I don't know how it's done in C#, but in C++ we use const to designate when a passed in reference may not be changed, and the compiler enforces it.

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1  
Just because one has a method with an object as a parameter, this is not automatically "DI" - If one hears hooves, better think of horses, not zebras just because zebras are popular these days ;-) –  Doc Brown Aug 19 '13 at 19:17
    
That's why I said "done correctly." It's impossible to tell from a foo-style example if DI was the actual intent or not. –  Karl Bielefeldt Aug 19 '13 at 19:19
2  
Done correctly or not, I don't see any DI pattern here. Just because DI is one of many, many situation where you need to pass objects into functions, you should not make the wrong assumption that whenever objects passed into functions, it is DI. Seems like a fallacy of false implication to me. –  Doc Brown Aug 19 '13 at 19:27
    
I don't think it qualifies as DI, sorry if my example is a bit generic to make that impression. –  michielvoo Aug 20 '13 at 8:29

I'd argue there's little difference between A.Do(Something) modifying something and something.Do() modifying something. In either case, it ought to be clear from the name of the invoked method that something will be modified. If it's not clear from the method name, regardless of whether something is a parameter, this, or part of the environment, it should not be modified.

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I am not sure if the proposed new solution (of copying objects) is a pattern. The problem, as you have pointed out, is the bad nomenclature of functions.

Let us say I write a complex mathematical operation as a function f(). I document that f() is a function that maps NXN to N, and the algorithm behind it. If the function is named inappropriately, and not documented, and has no accompanying test cases, and you will have to understand the code, in which case the code is useless.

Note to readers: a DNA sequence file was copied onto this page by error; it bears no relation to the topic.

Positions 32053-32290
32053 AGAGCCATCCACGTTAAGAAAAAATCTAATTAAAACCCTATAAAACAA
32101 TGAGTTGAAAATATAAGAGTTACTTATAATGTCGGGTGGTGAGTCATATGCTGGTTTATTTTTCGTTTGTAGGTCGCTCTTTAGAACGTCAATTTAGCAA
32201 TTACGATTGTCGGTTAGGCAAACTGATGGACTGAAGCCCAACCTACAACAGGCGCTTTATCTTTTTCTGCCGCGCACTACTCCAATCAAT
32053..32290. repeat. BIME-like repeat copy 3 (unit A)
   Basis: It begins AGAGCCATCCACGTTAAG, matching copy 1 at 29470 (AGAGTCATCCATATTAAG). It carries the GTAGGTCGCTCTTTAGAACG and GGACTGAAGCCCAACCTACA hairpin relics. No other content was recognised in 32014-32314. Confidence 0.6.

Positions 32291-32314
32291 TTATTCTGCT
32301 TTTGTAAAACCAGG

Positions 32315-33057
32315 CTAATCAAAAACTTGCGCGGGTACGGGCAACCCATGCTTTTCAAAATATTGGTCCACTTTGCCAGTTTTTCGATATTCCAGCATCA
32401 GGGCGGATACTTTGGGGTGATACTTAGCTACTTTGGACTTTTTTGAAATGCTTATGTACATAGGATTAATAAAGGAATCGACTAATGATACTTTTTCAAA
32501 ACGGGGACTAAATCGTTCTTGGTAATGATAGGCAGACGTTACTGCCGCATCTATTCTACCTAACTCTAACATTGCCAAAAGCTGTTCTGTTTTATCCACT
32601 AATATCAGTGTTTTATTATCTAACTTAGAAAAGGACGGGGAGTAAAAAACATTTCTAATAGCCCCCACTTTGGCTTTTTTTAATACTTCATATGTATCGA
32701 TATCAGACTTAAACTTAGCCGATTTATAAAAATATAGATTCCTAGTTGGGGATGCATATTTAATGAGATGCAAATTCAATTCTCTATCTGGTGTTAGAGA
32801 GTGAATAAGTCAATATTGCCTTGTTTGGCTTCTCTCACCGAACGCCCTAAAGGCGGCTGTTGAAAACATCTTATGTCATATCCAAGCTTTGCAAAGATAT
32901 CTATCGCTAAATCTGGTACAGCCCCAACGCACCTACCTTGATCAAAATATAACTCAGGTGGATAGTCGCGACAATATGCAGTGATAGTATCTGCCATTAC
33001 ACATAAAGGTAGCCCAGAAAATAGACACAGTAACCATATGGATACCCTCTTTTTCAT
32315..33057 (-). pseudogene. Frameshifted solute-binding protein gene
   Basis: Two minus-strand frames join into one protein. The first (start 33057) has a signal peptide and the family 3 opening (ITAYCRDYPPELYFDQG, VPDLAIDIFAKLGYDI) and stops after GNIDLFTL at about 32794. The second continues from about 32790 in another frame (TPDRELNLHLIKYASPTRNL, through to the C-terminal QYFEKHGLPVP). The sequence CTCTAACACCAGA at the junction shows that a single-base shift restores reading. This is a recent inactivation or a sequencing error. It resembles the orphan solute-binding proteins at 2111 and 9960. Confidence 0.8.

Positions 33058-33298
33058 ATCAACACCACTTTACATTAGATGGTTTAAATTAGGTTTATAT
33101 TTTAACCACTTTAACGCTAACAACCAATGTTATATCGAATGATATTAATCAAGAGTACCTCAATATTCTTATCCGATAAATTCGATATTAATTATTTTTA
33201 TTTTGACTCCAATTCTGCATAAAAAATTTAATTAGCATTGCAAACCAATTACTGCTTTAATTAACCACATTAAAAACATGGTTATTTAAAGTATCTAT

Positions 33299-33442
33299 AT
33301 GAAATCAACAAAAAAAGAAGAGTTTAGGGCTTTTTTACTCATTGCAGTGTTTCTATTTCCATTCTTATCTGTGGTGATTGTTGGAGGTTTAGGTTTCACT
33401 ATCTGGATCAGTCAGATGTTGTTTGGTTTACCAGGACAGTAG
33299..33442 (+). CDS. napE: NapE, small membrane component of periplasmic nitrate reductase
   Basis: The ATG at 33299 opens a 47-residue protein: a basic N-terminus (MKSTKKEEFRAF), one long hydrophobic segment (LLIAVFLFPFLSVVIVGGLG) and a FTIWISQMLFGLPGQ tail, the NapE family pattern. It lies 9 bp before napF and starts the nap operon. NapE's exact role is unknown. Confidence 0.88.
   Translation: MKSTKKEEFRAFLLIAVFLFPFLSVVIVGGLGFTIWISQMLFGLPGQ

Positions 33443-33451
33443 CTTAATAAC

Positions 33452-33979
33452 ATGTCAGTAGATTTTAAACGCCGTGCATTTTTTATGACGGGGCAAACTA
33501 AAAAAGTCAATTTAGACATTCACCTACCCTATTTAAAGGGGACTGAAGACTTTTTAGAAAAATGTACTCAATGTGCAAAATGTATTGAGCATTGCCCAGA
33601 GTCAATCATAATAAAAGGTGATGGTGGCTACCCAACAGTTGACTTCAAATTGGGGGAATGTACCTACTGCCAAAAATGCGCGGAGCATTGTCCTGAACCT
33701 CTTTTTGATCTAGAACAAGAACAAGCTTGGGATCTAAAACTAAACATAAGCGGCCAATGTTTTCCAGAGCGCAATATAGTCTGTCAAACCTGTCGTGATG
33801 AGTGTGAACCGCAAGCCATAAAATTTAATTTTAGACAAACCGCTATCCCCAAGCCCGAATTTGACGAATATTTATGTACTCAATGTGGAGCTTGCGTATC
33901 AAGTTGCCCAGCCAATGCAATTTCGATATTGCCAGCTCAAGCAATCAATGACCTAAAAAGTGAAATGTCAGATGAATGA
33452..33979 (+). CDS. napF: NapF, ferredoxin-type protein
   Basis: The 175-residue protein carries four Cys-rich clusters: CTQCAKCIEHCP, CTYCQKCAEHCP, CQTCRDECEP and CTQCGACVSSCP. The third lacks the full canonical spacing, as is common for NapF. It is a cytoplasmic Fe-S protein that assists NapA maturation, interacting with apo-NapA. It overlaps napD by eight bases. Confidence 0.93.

About your solution, some observations:

  • Applications are designed from different aspects: when an object is used only to hold values, or is passed across component boundaries, it is wise to change the object's innards externally rather than fill it with details of how to change.
  • Cloning objects lead to bloating memory requirements, and in many cases lead to the existence of equivalent objects in incompatible states (X became Y after f(), but X is actually Y,) and possibly temporal inconsistency.

The problem you are trying to address is a valid one; however, even with enormous overengineering done, the problem is circumvented, not solved.

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2  
This would be a better answer if you related your observation to the OP's question. As is, it's more a comment than an answer. –  Robert Harvey Aug 19 '13 at 21:00
1  
@RobertHarvey +1, good observation, I agree, will edit it. –  CMR Aug 23 '13 at 13:38

I think it's fine to change state of the object in some scenarios. For example, I have a list of users and I want to apply different filters to the list before returning it to the client.

var users = Dependency.Resolve<IGetUsersQuery>().GetAll();

var excludeAdminUsersFilter = new ExcludeAdminUsersFilter();
var filterByAnotherCriteria = new AnotherCriteriaFilter();

excludeAdminUsersFilter.Apply(users);
filterByAnotherCriteria.Apply(users); 

And yes, you can make this pretty by moving filtering into another method, so you'll end up with something on the lines of:

var users = Dependency.Resolve<IGetUsersQuery>().GetAll();
Filter(users);

Where Filter(users) would execute above filters.

I don't remember where exactly I came across this before, but I think it was referred to as filtering pipeline.